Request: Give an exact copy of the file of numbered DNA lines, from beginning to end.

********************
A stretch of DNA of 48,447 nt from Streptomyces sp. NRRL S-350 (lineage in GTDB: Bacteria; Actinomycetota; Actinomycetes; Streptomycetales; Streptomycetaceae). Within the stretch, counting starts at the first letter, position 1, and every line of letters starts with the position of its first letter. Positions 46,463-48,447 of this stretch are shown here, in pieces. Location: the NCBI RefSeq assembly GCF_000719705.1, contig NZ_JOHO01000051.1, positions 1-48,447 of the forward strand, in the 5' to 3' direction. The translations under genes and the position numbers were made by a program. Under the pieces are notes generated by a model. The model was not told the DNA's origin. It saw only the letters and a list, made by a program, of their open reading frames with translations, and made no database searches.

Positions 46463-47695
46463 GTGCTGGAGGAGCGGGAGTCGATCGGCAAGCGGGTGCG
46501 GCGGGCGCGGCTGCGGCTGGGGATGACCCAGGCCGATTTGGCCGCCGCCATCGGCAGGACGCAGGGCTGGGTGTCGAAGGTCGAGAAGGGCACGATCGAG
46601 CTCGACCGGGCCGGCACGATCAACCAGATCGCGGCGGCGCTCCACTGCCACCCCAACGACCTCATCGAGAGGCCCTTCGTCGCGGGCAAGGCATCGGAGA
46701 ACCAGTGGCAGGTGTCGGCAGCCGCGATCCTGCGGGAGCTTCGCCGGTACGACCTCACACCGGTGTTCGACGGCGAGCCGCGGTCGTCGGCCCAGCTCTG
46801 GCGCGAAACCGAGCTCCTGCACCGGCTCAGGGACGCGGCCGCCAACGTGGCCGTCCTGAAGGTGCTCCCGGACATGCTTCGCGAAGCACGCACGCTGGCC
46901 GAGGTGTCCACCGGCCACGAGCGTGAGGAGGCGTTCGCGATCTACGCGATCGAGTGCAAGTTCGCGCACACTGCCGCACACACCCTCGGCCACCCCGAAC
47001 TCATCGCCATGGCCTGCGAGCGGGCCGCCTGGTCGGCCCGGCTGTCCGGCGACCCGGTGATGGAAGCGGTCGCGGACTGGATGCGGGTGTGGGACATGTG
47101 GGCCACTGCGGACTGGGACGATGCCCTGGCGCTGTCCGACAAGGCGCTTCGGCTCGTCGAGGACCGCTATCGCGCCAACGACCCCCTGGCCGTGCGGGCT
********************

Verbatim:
A stretch of DNA of 48,447 nt from Streptomyces sp. NRRL S-350 (lineage in GTDB: Bacteria; Actinomycetota; Actinomycetes; Streptomycetales; Streptomycetaceae). Within the stretch, counting starts at the first letter, position 1, and every line of letters starts with the position of its first letter. Positions 46,463-48,447 of this stretch are shown here, in pieces. Location: the NCBI RefSeq assembly GCF_000719705.1, contig NZ_JOHO01000051.1, positions 1-48,447 of the forward strand, in the 5' to 3' direction. The translations under genes and the position numbers were made by a program. Under the pieces are notes generated by a model. The model was not told the DNA's origin. It saw only the letters and a list, made by a program, of their open reading frames with translations, and made no database searches.

Positions 46463-47695
46463 GTGCTGGAGGAGCGGGAGTCGATCGGCAAGCGGGTGCG
46501 GCGGGCGCGGCTGCGGCTGGGGATGACCCAGGCCGATTTGGCCGCCGCCATCGGCAGGACGCAGGGCTGGGTGTCGAAGGTCGAGAAGGGCACGATCGAG
46601 CTCGACCGGGCCGGCACGATCAACCAGATCGCGGCGGCGCTCCACTGCCACCCCAACGACCTCATCGAGAGGCCCTTCGTCGCGGGCAAGGCATCGGAGA
46701 ACCAGTGGCAGGTGTCGGCAGCCGCGATCCTGCGGGAGCTTCGCCGGTACGACCTCACACCGGTGTTCGACGGCGAGCCGCGGTCGTCGGCCCAGCTCTG
46801 GCGCGAAACCGAGCTCCTGCACCGGCTCAGGGACGCGGCCGCCAACGTGGCCGTCCTGAAGGTGCTCCCGGACATGCTTCGCGAAGCACGCACGCTGGCC
46901 GAGGTGTCCACCGGCCACGAGCGTGAGGAGGCGTTCGCGATCTACGCGATCGAGTGCAAGTTCGCGCACACTGCCGCACACACCCTCGGCCACCCCGAAC
47001 TCATCGCCATGGCCTGCGAGCGGGCCGCCTGGTCGGCCCGGCTGTCCGGCGACCCGGTGATGGAAGCGGTCGCGGACTGGATGCGGGTGTGGGACATGTG
47101 GGCCACTGCGGACTGGGACGATGCCCTGGCGCTGTCCGACAAGGCGCTTCGGCTCGTCGAGGACCGCTATCGCGCCAACGACCCCCTGGCCGTGCGGGCT